July, 2002, Vol. 02, Issue 07
Cutting Through Chaos
By Keith Eric Grant, PhD, NCTMB
We all benefit at times from retreating to a place in which the input to our nervous system is less chaotic than that of the normal pace of life. In doing so, we provide a space for regrouping our own energy and direction so that we may better meet creative opportunities. As I sit down to write this month's column, I have just returned from such a time; five days at the Esalen Institute, taking a workshop on Thai massage facilitated by Richard Gold.2 One of the impressions I have taken away with me is that of an interleaving dance of gentle rhythms.
Esalen is located on a sliver of land along the rugged Big Sur coast of California. At the western edge of the institute, the land sweeps precipitously down to the sea. Immediately to the east, the Santa Lucia range rises steeply. Within this sliver of land bathed by alternating sun and cloud, the ever-present rhythmic surge of waves breaks against the rocky shore. Joining these natural rhythms are the predictable human rhythms of the meal and workshop schedules. To these general rhythms, my own experience added the slow palm presses and stretches of Thai massage. Richard, both conscientious of time and material and possessing an ever-present twinkle of eye, marked the session boundaries with the soft tones of a meditation bowl/bell struck three times and with the chanting of the traditional homage to Father-Doctor Shivago.2 Day by day, we worked together through the slow, well-organized protocols of touch.
I dwell on these descriptions of rhythmic tempo and organization because I believe that we can learn much about the power of massage to center and heal from looking at situations in which chaos overwhelms and sensory integration fails. It is in these venues that the tools used to cut through chaos become most needed and most obvious.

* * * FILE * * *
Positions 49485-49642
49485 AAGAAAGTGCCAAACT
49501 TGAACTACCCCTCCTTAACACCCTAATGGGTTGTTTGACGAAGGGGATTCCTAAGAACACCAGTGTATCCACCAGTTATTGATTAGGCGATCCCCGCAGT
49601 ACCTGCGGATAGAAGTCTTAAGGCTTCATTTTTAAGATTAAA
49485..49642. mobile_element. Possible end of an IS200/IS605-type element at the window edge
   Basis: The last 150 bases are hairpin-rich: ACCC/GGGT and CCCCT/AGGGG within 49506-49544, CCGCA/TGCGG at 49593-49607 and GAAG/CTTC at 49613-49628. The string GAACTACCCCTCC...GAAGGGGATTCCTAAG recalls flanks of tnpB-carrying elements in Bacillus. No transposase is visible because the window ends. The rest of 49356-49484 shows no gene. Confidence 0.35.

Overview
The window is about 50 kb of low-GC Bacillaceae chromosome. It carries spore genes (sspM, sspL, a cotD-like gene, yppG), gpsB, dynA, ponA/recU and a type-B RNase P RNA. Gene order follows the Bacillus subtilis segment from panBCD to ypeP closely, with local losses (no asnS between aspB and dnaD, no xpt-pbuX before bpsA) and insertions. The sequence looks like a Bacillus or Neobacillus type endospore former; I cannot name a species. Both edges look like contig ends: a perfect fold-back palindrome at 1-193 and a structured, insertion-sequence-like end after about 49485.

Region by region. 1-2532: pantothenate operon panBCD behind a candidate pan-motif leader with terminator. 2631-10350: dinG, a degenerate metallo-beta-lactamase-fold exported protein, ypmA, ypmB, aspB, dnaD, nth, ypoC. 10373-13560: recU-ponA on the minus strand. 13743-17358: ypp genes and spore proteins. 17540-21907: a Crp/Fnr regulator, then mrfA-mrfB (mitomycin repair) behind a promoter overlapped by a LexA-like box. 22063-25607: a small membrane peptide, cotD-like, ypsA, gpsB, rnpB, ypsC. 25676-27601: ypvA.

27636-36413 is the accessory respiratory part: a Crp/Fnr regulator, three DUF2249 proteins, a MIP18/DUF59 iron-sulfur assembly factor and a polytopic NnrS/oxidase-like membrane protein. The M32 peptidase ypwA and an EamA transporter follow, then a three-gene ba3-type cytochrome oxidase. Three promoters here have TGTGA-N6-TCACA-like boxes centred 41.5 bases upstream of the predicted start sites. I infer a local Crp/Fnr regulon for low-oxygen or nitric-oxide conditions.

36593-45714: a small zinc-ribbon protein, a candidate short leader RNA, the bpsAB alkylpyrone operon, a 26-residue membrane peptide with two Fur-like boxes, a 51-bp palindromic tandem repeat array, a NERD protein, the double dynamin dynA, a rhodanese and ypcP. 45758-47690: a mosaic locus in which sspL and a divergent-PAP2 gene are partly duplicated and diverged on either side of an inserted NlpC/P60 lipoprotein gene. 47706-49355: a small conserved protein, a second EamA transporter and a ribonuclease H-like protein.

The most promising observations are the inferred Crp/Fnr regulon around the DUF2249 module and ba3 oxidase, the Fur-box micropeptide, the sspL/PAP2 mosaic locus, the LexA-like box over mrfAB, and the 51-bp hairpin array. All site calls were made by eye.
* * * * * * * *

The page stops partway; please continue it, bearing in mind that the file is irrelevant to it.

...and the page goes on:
Carol Kranowitz describes children who become overloaded with sensory information and cannot integrate the world around them to respond appropriately.4 Many individuals with pervasive developmental disorders (PDD) have difficulty attending to tasks and learning new skills because they operate at high levels of arousal and anxiety due to over-reactivity to sensory stimuli.6 For these individuals, stimuli that for most of us would be barely noticeable evoke sensory defensiveness and flight-or-fight responses. What's interesting from a massage perspective is that rhythmic brushing of their skin with soft surgical brushes and rhythmic joint compression often seems to help children with deficiencies in sensory integration deal better with their surroundings and achieve a state of calm alertness. The patterned stimulus appears at least partly to counteract the sensory chaos.
While those with PDD form the outlying edge of those having difficulty with sensory input, they are not alone in struggling with sensory overload. Elaine Aron estimates that about 15-20 percent of the population is composed of what she terms highly sensitive persons (HSPs).1 Aron describes HSPs as having both greater sensitivity to subtle sensory inputs and a much higher susceptibility to experiencing sensory overload and fatigue from intense or sustained stimulation. While discussing the use of anti-anxiety medications for crisis intervention, Aron recommends more lifestyle-oriented methods for ongoing care:
These lifestyle methods combine to create a space of sanctuary, seeking emotional support, and immersing ourselves in repetitive rhythmic motions. In applying rhythmic movements and pressure, we perhaps intuitively act on the physics observation that nearby systems with similar resonant frequencies will synchronize, a phenomenon that can produce entire trees filled with synchronously pulsing fireflies.8 We pace so that we may subsequently lead. Behind the slow rhythmic patterns of a dance, such as Ma Avarech 7 or the gentle repetitive patterns of caring touch, there is great power for integrating our bodies and minds and cutting through chaos.
Click here for previous articles by Keith Eric Grant, PhD, NCTMB.